Question

# Scores for a common standardized college aptitude test are normally distributed with a mean of 493...

Scores for a common standardized college aptitude test are normally distributed with a mean of 493 and a standard deviation of 115. Randomly selected men are given a Test Preparation Course before taking this test. Assume, for sake of argument, that the preparation course has no effect.

If 1 of the men is randomly selected, find the probability that his score is at least 545.2.
P(X > 545.2) =
Answer as a number accurate to 4 decimal places.

If 14 of the men are randomly selected, find the probability that their mean score is at least 545.2.
P(x > 545.2) =
Answer as a number accurate to 4 decimal places.

Assume that any probability less than 5% is sufficient evidence to conclude that the preparation course does help men do better. If the random sample of 14 men does result in a mean score of 545.2, is there strong evidence to support the claim that the course is actually effective?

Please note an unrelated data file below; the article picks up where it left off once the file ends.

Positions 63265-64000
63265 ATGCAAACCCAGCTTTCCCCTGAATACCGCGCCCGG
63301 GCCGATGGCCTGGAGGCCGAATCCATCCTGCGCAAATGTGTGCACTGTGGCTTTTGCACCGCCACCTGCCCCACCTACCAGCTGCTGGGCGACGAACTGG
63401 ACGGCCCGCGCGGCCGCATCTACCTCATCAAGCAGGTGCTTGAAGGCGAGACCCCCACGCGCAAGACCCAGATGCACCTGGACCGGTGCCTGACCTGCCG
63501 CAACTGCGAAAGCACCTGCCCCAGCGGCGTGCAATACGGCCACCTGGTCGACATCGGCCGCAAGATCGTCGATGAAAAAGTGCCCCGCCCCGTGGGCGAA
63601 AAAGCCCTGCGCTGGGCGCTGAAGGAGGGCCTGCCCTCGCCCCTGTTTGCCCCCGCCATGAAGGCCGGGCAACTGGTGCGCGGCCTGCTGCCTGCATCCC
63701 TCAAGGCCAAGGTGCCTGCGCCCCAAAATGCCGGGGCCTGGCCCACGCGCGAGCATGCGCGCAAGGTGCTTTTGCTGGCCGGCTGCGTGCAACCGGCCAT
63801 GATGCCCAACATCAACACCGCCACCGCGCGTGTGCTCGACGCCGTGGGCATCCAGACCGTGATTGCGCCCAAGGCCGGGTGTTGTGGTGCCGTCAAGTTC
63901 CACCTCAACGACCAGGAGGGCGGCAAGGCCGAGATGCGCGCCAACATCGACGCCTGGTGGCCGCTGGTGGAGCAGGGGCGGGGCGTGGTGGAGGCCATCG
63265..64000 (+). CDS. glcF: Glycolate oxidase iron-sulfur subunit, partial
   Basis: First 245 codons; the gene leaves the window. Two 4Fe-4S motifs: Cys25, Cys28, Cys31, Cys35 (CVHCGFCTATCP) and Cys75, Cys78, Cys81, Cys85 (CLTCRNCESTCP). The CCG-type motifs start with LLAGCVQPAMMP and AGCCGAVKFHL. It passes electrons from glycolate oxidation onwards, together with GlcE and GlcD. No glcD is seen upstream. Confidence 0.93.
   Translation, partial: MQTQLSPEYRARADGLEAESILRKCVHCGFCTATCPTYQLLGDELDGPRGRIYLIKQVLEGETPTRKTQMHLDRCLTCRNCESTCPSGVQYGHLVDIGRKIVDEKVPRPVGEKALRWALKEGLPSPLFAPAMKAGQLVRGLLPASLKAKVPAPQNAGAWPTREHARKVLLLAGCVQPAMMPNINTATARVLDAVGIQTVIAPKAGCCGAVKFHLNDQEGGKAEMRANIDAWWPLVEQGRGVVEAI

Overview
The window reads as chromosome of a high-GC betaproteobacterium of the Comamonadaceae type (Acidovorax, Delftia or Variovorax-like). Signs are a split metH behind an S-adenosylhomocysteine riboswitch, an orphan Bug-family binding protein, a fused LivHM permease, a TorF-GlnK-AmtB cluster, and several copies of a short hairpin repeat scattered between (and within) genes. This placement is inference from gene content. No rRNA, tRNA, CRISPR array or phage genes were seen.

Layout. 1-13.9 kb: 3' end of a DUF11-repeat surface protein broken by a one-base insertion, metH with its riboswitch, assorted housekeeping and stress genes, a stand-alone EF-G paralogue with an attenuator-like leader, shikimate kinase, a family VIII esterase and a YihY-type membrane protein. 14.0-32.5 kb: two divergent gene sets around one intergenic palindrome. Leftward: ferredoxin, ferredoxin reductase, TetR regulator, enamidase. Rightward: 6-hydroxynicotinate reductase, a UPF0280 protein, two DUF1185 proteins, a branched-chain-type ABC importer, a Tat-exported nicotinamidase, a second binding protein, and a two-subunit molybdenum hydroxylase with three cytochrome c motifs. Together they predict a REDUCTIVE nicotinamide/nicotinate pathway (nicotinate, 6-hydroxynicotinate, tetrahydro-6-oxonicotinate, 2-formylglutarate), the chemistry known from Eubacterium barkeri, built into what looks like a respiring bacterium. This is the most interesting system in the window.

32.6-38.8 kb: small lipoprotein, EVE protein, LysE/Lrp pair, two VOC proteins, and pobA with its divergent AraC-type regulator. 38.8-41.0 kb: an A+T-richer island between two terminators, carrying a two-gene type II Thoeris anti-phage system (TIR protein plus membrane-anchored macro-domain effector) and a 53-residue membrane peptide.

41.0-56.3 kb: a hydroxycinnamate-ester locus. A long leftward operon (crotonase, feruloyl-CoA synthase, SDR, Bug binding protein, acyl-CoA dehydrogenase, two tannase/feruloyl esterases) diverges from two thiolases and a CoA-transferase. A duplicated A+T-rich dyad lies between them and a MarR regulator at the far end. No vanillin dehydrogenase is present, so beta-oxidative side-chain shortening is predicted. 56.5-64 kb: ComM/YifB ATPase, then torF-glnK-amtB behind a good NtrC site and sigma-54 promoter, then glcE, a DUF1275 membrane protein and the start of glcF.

#### Homework Answers

Answer #1

1)

P(X > 545.2) = P( (X - mean ) / SD > (545.2 - mean) / SD )

= P(Z > (545.2 - 493) / 115)

= P( Z > 0.454)

= 1 - P( Z < 0.454)

= 1 - 0.6751

= 0.3249

P(X > 545.2) = 0.3249

2)

P(X > 545.2) = P( (X - mean ) / (SD / n0.5) > (545.2 - mean) / (SD / n0.5) )

= P(Z > (545.2 - 493) / (115 / 140.5))

= P( Z > 1.698)

= 1 - P( Z < 1.698)

= 1 - 0.9552

= 0.0447

P(X > 545.2) = 0.0447

3)

Since Probability = 0.0447 < 0.05 ( 5% ) , we can conclude that the preparation course does help men do better and there is strong evidence to support the claim that the course is actually effective.

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